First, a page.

The number of Black and ethnic minority (BME) staff working in NHS trusts in England rose in 2022 for the 7th consecutive year, according to latest figures. The increase was accompanied by a significant jump in the proportion of BME staff at very senior management (VSM) level, NHS England reported.
However, the NHS workforce race equality standard analysis also found that White applicants were more likely to be appointed from shortlists than their BME counterparts, whilst discrimination, bullying, and abuse remained a significant problem for BME health workers in particular.
The study authors said the latest results underlined the importance of "creating a compassionate and inclusive culture" in the NHS and required "concerted action to change structures and processes which embed discrimination and to challenge inequality".
There was an increase on last year of over 27,500 BME staff in 2022, with workforce representation rising from 22.4% to 24.2%. The proportion has increased every year since 2016, when it stood at 17.7%. The rise was attributed largely to an increase in internationally educated nurses and international medical graduates entering the workforce. However, the proportion of BME staff varied considerably by English region, with London having the highest proportion, at 49.9%, and the South West the lowest, at 12.8%.
The total number of BME staff at VSM level was up 69.7% since 2018 from 201 to 341. As a proportion, 10.3% of personnel at VSM level were from a BME background in 2022 – up from 9.2% the previous year, and from 6.9% in 2018. There were an additional 128 BME board members in NHS trusts in 2022, compared with 2020 – an increase of 38.1%.
The study found that White applicants shortlisted for posts were 1.54 times more likely to be appointed than BME applicants last year, which was a decrease from the 1.61 figure for 2021. This figure has fluctuated year-on-year since 2016 but without showing clear signs of becoming a level playing field between both groups, the study authors said.
The analysis also reported that BME staff were 1.14 times more likely to enter a formal disciplinary process in their workplace compared with White staff.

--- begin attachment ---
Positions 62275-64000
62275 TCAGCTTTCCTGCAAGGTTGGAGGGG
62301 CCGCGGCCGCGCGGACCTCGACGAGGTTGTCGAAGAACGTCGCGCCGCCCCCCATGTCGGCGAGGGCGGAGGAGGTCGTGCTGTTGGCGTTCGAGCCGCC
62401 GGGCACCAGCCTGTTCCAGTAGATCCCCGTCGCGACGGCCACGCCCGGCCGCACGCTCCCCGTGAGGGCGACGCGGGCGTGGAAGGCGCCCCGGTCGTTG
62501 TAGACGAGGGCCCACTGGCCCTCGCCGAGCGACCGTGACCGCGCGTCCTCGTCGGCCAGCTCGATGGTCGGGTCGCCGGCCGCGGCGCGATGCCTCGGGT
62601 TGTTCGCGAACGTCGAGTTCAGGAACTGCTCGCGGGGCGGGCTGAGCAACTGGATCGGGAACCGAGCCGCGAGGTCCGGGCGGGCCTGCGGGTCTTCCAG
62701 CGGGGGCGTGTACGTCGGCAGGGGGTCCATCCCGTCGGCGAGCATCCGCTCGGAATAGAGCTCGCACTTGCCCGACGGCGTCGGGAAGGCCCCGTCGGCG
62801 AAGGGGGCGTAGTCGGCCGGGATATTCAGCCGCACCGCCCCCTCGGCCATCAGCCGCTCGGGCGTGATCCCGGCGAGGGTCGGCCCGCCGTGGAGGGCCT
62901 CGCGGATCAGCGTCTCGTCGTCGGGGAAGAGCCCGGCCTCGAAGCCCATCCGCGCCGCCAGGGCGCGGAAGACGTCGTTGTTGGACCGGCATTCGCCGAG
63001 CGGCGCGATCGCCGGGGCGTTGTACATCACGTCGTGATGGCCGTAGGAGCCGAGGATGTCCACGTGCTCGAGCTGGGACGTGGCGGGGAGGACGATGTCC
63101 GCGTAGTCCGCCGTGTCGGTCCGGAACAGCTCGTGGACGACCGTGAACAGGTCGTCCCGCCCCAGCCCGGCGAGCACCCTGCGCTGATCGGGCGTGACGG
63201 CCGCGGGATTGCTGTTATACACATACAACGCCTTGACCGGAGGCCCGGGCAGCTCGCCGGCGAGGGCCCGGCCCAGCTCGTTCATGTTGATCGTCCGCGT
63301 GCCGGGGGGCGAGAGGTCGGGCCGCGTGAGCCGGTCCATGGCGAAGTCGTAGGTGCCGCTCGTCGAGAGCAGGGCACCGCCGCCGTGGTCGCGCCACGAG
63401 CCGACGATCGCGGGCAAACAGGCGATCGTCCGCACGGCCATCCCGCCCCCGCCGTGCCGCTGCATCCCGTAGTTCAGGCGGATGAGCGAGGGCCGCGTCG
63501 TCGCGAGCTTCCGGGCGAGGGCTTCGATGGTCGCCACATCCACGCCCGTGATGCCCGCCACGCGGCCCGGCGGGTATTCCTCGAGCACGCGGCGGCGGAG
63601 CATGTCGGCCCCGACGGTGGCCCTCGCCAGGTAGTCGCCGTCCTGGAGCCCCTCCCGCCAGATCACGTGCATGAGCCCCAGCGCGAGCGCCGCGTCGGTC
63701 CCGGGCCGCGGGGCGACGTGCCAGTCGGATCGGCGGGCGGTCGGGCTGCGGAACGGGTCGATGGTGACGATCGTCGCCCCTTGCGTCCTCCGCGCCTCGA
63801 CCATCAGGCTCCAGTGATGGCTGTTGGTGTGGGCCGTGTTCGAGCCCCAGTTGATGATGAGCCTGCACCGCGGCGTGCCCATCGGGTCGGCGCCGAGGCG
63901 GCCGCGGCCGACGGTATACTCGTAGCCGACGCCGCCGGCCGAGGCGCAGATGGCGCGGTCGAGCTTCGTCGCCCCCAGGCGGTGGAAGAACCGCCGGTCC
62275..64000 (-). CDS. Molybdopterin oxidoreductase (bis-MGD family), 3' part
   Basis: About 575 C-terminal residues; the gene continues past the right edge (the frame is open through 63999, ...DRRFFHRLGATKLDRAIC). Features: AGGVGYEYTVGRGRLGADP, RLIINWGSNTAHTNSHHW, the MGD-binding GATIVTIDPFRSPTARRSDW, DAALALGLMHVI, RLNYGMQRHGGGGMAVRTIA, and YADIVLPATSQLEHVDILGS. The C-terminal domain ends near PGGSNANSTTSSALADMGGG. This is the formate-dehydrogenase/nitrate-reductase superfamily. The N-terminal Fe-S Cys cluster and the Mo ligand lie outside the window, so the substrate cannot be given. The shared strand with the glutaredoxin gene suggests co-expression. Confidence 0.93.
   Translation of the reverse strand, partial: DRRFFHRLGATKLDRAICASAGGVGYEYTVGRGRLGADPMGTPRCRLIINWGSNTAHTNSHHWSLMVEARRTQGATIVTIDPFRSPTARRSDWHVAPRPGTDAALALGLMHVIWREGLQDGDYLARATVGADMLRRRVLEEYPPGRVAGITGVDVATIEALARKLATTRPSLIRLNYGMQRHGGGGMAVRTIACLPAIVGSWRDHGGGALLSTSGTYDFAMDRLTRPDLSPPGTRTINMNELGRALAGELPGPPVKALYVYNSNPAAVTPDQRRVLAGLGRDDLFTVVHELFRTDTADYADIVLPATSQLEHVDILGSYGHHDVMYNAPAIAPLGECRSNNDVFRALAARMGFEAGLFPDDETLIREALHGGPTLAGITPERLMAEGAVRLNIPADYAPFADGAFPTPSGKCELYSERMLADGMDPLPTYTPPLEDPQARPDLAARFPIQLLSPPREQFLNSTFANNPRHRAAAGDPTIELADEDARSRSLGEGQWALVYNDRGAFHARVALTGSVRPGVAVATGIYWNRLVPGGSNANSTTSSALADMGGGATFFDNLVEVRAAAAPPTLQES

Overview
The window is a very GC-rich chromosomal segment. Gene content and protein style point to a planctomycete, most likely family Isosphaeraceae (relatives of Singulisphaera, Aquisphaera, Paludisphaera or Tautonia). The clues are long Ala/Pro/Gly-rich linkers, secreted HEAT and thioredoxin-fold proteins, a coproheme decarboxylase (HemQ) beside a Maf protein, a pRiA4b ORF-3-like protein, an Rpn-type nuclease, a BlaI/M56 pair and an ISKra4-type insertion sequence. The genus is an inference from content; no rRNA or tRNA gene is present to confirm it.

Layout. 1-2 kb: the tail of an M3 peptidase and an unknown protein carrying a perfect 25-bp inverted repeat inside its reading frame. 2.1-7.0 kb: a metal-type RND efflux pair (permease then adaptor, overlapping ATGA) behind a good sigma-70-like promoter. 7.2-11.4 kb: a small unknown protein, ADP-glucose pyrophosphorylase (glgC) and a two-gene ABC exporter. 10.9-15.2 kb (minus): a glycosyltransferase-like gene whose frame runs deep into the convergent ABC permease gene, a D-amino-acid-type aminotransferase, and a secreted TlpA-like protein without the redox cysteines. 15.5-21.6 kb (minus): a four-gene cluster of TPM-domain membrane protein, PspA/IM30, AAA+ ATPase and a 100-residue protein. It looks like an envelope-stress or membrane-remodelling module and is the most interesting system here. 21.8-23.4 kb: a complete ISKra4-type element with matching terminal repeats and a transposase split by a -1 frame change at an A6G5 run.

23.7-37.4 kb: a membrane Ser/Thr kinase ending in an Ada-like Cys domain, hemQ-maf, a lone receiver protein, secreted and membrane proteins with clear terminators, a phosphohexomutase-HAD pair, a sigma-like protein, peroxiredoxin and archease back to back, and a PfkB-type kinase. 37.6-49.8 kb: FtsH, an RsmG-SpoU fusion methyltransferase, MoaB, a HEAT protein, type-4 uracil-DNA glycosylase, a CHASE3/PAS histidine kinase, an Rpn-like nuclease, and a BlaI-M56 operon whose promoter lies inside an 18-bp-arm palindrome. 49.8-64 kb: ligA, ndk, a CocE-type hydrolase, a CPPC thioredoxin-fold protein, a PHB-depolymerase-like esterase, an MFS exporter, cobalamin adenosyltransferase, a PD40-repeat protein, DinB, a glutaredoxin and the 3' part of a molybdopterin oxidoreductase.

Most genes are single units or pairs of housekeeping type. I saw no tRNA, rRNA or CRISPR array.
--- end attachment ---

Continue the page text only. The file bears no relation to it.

Discrimination and Harassment
Overall, around 1 in 4 of all staff members experienced abuse or harassment from the public, and as many from other staff. The percentage of BME staff experiencing harassment, bullying, or abuse from patients, relatives or members of the public last year was 29.2% for BME workers and 27% for White workers. However, the gap between the groups widened when harassment, bullying, or abuse by other staff members were looked at, when the figures were 27.6% and 22.5% respectively.
In 93.5% of NHS trusts in England, harassment, bullying, and abuse from colleagues was much more likely to be encountered by BME staff members than by their White colleagues.
Among other findings in the report:
- 42.8% of women from a White Gypsy or Irish Traveller background experienced harassment, bullying or abuse from patients, relatives, or the public during 2022
- Women from a Black background (19.8%) and women from an Arabic background (18.4%), experienced high levels of discrimination from a manager, team leader, or other colleagues
- 35.4% of staff from a Black background believed their trust provided equal opportunities for career progression or promotion, with levels below those of other ethnic groups since at least 2015, irrespective of gender
Responding to the report, NHS Providers said trust leaders were determined to stamp out discrimination and harassment and to adopt a strategy of equality and diversity set out last year in the review into health and social care leadership, chaired by General Sir Gordon Messenger. Sir Julian Hartley, chief executive of NHS Providers, said: "Trust leaders and staff know there is still lots to do to improve equal opportunities, inclusive recruitment, and to reduce the ‘disciplinary gap’. It cannot be right that a section of the workforce is still more likely than their colleagues to face unfair treatment and disciplinary action.
"There’s no room for racism in the NHS, Britain’s biggest employer of people from ethnic minorities. Trusts are committed to ensuring that staff at every level are treated with dignity and respect."
In June last year, England's then Health and Social Care Secretary, Sajid Javid, promised a shakeup of management structures after the Messenger review identified serious shortcomings in the way the NHS and social care system were managed, including a "normalised" culture of discrimination, bullying, blame, and responsibility avoidance.